Maclean’s: “Plants Keep Time, Count and Know Themselves”


Great to see UBC chemistry professor Susan Murch, collaborator on the Plant Intelligence Project’s pedagogy, interviewed in Maclean’s for her research and her coordination of the first North American conference of the Society for Plant Signalling and Behaviour in Vancouver earlier this year. Murch has been wonderfully open to asking how language shapes the questions asked about the natural world.

I’m looking forward to seeing what Michael Pollan writes about the conference in the New Yorker – will post here as soon as it’s up.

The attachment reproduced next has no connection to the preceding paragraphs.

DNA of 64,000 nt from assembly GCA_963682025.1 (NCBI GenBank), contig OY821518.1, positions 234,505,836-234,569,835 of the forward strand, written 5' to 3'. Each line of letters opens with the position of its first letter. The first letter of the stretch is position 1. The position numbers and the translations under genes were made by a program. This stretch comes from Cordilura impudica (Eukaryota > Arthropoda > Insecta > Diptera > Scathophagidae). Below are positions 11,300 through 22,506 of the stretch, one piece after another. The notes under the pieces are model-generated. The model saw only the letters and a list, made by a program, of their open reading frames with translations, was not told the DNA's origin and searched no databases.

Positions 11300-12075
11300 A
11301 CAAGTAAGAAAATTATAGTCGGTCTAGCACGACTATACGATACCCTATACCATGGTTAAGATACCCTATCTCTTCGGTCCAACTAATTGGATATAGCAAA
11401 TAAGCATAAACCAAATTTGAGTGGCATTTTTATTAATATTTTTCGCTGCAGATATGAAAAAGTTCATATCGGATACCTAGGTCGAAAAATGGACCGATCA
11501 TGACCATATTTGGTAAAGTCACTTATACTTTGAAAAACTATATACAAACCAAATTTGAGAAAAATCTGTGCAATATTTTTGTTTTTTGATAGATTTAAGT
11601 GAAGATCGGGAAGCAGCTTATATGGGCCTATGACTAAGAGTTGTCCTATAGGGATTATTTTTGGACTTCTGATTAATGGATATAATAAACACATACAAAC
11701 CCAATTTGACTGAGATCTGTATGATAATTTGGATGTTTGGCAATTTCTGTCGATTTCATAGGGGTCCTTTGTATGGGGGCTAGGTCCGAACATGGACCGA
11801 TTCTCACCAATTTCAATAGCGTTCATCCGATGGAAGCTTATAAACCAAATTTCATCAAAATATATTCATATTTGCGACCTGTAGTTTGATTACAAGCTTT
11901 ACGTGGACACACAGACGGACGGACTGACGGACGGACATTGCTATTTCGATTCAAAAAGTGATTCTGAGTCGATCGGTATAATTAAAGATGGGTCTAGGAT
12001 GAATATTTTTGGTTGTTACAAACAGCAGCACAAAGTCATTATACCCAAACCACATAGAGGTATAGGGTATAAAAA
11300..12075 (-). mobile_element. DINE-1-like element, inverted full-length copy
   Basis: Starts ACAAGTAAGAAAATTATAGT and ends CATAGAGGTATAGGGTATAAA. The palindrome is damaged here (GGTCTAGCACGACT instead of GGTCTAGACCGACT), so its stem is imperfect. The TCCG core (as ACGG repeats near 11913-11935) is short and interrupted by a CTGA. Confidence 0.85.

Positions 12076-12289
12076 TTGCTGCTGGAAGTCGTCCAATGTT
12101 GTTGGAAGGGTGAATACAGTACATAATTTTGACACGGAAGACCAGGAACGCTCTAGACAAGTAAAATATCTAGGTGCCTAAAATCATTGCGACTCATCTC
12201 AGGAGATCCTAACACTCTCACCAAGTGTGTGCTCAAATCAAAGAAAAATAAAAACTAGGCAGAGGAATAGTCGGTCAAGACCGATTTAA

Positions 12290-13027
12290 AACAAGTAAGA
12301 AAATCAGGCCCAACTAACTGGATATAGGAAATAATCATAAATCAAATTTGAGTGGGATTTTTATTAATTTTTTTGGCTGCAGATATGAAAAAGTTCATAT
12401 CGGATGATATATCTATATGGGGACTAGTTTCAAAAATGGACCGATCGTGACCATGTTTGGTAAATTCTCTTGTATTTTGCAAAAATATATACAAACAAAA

Commenting on Monica Gagliano’s difficulty in publishing a paper in which she insists on using the word “plant learning,” Murch says, “I tell my students … you have to be brave.”


One response to this post.

  1. My wife, who knows about these things, tells me that if you cut down the first in a row of trees, the other trees in the row start preparing themselves — chemically, physiologically, whatever — to be better able to survive being cut down. That’s not just learning, that’s anticipating. Trees are slow, but they’re smart.


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